WSBE Rhode Island PBS transmits over the air on 36.1; on Rhode Island cable: Cox cable 08/1008HD, Verizon FiOS 08/508HD, Full Channel 08; on Massachusetts cable: Comcast 819HD (Comcast SD subscribers check local listings for standard definition channel), Verizon FiOS 18/518HD; satellite: Dish 36/7776, DirecTV 36.

For more information, visit Rhode Island PBS.

Interfaith Commemoration of the Holocaust

The Jewish Voice features Judith Lynn Stillman in the article “Yom ha-Shoah features unique Phoenix from the Ashes.”

Download the article.

Rhode Island PBS Rebroadcast of “Phoenix from the Ashes”

 

Phoenix from the Ashes: A Film by Judith Lynn Stillman, has as its centerpiece the premiere of a song cycle for soprano and piano, based upon poems from Terezín Concentration Camp, celebrating the triumph of the human spirit over adversity.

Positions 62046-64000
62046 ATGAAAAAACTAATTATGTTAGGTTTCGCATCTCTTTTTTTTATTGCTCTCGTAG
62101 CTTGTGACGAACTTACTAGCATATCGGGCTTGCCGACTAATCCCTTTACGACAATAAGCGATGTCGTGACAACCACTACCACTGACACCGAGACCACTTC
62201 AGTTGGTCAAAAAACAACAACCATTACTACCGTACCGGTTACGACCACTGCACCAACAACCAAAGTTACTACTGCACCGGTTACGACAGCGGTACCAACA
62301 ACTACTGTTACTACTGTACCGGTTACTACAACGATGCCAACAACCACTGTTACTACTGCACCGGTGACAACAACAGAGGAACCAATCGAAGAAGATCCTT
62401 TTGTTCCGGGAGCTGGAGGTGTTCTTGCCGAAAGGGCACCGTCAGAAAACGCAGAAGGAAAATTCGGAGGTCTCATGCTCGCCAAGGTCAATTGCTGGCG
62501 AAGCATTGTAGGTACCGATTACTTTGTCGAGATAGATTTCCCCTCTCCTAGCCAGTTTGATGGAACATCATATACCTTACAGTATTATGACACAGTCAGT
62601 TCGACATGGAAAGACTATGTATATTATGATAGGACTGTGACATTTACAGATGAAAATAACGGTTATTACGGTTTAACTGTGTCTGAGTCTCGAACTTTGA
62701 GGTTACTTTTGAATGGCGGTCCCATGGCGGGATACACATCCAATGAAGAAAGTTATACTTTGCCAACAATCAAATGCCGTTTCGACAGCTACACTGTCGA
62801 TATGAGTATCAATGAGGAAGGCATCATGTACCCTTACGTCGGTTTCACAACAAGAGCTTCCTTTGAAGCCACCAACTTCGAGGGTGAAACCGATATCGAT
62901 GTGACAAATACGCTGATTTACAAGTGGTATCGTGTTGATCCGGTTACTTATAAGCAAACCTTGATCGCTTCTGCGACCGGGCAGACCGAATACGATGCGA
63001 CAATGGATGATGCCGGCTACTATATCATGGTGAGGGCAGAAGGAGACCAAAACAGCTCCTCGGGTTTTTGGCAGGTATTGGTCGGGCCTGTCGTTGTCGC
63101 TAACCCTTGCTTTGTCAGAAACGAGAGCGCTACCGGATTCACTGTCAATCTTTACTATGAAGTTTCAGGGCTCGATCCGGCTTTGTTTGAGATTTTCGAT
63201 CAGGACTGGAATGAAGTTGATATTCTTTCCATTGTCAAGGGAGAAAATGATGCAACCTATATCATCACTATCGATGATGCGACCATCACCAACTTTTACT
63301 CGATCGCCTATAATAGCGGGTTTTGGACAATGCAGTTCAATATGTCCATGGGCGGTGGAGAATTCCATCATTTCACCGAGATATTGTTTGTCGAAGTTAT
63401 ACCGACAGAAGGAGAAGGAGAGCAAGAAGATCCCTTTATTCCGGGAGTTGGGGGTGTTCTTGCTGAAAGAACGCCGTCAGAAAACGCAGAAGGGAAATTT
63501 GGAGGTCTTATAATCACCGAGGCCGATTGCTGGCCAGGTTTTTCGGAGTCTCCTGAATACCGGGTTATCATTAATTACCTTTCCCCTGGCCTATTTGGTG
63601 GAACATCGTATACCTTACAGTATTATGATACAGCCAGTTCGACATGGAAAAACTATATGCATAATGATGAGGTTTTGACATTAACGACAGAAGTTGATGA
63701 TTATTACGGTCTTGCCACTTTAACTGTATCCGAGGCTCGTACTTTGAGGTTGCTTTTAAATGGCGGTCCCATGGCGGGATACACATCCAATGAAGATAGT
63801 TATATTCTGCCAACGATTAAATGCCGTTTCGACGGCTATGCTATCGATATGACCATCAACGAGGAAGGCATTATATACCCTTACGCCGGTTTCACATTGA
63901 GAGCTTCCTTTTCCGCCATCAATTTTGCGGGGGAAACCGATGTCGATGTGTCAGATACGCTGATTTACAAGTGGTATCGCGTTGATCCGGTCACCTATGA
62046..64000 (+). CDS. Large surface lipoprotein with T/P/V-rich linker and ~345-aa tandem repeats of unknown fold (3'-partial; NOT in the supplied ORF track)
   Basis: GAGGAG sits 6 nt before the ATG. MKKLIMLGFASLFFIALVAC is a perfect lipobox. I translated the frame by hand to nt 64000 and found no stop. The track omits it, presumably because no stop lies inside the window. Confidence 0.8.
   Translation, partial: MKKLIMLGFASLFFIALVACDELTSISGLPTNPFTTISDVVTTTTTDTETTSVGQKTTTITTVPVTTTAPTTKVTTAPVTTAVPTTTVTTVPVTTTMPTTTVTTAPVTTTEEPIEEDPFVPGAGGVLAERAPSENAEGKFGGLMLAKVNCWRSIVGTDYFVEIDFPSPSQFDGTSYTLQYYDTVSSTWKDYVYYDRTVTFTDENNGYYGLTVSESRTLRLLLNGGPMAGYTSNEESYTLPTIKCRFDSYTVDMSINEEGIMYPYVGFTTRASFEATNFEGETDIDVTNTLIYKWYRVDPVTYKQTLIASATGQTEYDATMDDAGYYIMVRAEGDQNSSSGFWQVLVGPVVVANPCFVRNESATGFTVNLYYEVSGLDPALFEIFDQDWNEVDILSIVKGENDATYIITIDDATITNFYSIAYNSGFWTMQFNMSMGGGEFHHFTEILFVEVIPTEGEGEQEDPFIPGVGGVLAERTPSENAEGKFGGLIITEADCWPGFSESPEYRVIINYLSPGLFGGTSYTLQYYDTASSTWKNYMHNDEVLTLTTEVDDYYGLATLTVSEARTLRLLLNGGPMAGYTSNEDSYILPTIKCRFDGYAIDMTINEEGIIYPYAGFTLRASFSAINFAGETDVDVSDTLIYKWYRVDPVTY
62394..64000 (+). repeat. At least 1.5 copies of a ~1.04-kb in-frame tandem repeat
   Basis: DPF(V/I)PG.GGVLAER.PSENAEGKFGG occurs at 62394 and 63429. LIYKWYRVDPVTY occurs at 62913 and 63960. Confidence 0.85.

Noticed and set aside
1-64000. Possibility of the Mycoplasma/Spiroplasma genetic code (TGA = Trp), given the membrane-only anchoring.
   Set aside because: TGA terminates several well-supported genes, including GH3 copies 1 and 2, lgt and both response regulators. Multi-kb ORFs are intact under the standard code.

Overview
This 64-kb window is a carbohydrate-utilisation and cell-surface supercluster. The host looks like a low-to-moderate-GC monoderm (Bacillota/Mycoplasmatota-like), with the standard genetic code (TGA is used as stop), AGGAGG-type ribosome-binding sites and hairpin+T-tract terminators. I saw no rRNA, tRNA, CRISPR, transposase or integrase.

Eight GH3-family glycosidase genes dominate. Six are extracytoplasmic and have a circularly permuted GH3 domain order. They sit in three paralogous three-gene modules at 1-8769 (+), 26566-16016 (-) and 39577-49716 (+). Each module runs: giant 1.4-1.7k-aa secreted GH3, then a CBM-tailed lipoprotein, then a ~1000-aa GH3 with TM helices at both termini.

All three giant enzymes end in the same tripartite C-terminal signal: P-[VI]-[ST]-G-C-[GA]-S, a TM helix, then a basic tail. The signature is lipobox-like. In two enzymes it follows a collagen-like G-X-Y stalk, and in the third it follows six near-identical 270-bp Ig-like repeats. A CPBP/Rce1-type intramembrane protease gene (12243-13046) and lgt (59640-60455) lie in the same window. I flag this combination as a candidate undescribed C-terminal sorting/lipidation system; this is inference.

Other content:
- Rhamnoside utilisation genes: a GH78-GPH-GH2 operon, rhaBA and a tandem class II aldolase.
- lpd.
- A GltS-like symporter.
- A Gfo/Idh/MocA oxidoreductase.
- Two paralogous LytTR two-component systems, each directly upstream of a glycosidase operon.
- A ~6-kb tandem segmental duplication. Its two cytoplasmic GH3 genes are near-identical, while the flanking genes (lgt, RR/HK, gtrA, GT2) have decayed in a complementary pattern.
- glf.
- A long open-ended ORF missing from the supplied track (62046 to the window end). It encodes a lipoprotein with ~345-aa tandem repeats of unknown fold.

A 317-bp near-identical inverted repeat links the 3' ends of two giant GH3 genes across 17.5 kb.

The documentary features the world premiere of Phoenix from the Ashes: Seven Songs for Soprano and Piano, composed by internationally-renowned musician, Judith Lynn Stillman. Dramatic soprano of the New York Metropolitan Opera Lori Phillips sings, with Stillman as collaborative pianist. Stillman is the Artist-in-Residence and a professor of music at Rhode Island College.

The song texts are based upon poems from Vedem: The Secret Magazine of The Boys of Terezín. From 1942 through 1944, a group of 140 teenage boys, aged 13-16, living in the barracks at Terezín, secretly documented their lives in a weekly magazine called Vedem (Czech for “In the Lead”), which included their art work, essays, reviews, and poetry. It was a huge risk to produce – they would have been sent to death camps if caught – but the magazine was never discovered. Of the 140 boys who participated in the effort to produce Vedem, only about 15 survived, and only five are alive today.